Mapping the Brain on a Massive Scale

Graphic: Christine Daniloff, MIT

A massive new project to scan the brains of 1,200 volunteers could finally give scientists a picture of the neural architecture of the human brain and help them understand the causes of certain neurological and psychological 1) ___. The National Institutes of Health announced $40 million in funding this month for the five-year effort, dubbed the Human Connectome Project, which will use new imaging technologies, some still under development, to create both structural and functional maps of the 2) ___ brain.

The project is novel in its size as most brain-imaging studies have looked at tens to hundreds of 3) ___. Scanning so many people will shed light on the normal variability within the brain structure of healthy adults, which will in turn provide a basis for examining how neural “wiring“ differs in such disorders as autism and schizophrenia. The project also plans to collect genetic and behavioral data, testing participants’ sensory and motor skills, memory, and other cognitive functions, and deposit this information along with brain scans in a public database without any of the patients’ personal information. Scientists around the world can then use the 4) ___ to search for the genetic and environmental factors that influence the structure of the brain.

“We want to learn as much as we can, not only about the typical patterns of brain connectivity, but also about the differences in 5) ___ that make each of us a unique individual,“ says David Van Essen, a neuroscientist at Washington University in St. Louis, who is one of the project leaders. “If you’re good at math, and I’m better at certain types of memory, can we identify some of the wiring characteristics that account for those differences?“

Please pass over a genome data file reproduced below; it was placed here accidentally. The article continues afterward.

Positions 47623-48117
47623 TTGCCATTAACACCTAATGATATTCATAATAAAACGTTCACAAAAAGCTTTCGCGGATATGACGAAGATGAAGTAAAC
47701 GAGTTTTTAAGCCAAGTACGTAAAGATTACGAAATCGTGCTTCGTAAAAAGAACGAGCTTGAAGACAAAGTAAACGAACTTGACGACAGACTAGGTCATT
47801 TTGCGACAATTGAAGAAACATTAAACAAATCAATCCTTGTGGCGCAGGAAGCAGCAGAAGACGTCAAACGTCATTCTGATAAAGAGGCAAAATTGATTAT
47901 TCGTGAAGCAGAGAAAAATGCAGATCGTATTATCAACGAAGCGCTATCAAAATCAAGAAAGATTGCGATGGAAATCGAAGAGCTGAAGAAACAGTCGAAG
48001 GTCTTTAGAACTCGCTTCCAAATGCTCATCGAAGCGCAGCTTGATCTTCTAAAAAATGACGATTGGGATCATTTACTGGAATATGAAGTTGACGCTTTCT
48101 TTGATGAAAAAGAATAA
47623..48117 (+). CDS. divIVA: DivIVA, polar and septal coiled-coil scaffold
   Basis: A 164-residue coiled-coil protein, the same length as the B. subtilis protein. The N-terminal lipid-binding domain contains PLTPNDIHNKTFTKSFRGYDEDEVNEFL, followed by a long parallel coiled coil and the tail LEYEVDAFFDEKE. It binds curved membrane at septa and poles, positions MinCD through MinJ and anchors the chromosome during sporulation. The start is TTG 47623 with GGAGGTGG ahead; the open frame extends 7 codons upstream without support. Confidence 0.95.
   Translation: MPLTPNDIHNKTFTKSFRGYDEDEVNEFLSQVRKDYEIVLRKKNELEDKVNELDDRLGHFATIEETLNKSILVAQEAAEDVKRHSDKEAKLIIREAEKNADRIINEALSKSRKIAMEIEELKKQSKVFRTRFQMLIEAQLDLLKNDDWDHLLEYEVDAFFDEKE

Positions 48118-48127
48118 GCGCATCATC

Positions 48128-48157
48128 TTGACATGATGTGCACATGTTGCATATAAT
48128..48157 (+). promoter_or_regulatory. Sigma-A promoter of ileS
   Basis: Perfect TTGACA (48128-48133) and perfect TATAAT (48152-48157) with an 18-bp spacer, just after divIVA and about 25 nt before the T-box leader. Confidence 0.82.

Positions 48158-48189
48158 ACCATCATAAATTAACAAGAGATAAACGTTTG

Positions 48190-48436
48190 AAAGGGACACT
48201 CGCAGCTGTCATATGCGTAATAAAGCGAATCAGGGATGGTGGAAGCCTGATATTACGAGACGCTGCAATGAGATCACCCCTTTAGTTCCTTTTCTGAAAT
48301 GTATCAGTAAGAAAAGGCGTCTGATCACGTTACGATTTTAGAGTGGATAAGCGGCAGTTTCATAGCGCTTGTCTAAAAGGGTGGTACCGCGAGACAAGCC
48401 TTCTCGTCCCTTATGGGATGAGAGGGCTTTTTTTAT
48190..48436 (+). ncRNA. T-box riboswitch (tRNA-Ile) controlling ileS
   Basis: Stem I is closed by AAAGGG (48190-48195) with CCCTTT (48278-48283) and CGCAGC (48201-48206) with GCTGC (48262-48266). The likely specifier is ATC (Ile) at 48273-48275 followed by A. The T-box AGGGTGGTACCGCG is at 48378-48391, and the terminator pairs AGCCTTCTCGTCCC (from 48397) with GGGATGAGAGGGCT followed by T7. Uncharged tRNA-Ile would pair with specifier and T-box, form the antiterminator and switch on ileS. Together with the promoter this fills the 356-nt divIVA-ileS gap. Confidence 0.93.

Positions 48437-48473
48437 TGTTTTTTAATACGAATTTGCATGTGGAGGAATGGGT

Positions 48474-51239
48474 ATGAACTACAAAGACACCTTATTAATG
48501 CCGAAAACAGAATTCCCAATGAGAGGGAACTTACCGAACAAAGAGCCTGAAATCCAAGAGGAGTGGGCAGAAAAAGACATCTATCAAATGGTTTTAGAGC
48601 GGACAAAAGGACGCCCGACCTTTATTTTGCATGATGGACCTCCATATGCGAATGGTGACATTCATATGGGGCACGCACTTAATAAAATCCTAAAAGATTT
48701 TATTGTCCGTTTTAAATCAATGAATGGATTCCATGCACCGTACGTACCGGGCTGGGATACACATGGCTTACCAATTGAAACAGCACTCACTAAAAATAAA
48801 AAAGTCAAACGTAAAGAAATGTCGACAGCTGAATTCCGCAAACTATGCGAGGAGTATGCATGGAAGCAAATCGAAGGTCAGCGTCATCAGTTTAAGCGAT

The most detailed studies to date of the neural 6) ___ that connect one brain cell to another have focused on animal brains, because scientists can examine the animals’ living tissue cells and their networks under a microscope. Because researchers will be scanning only identical and 7) ___ twins and their siblings, the scientists can get a sense of the role that genetics and environment play in shaping brain structure. Structures of the brain that are highly dictated by genes will be more similar in identical twins than in fraternal twins, for example.

Most human brain imaging studies have employed magnetic 8) ___ imaging (MRI) to examine the gross anatomy of the brain or functional MRI to detect which regions are active during specific tasks. But advances in brain imaging technologies in recent years, as well as growing computing power, have made it possible to look at the fine wiring connecting brain regions. “If we want to understand the brain, we need to know what individual areas are doing and how they talk to each other,“ says Russell Poldrack, director of the Imaging Research Center at the University of Texas at Austin.

Van Essen and his collaborators plan to scan participants using two relatively recent variations on MRI. Diffusion imaging, which detects the flow of water molecules down insulated neural wires, indirectly measures the location and direction of the fibers that connect one part of the brain to another. Functional connectivity, in contrast, examines whether activity in different parts of the brain fluctuates in synchrony. The regions that are highly correlated are most likely to be 9) ___, either directly or indirectly. Combining both approaches will give scientists a clearer picture. Collaborators at the University of Minnesota and Massachusetts General Hospital are optimizing existing scanners with new magnets and custom analysis programs so that they are better suited to detecting these circuits. This will be a landmark study, and may have the same kind of impact on neuroscience that the Human Genome Project had on human 10) ___.

ANSWERS: 1) diseases; 2) human; 3) brains; 4) database; 5) wiring; 6) circuits; 7) fraternal; 8) resonance; 9) connected; 10) genetics

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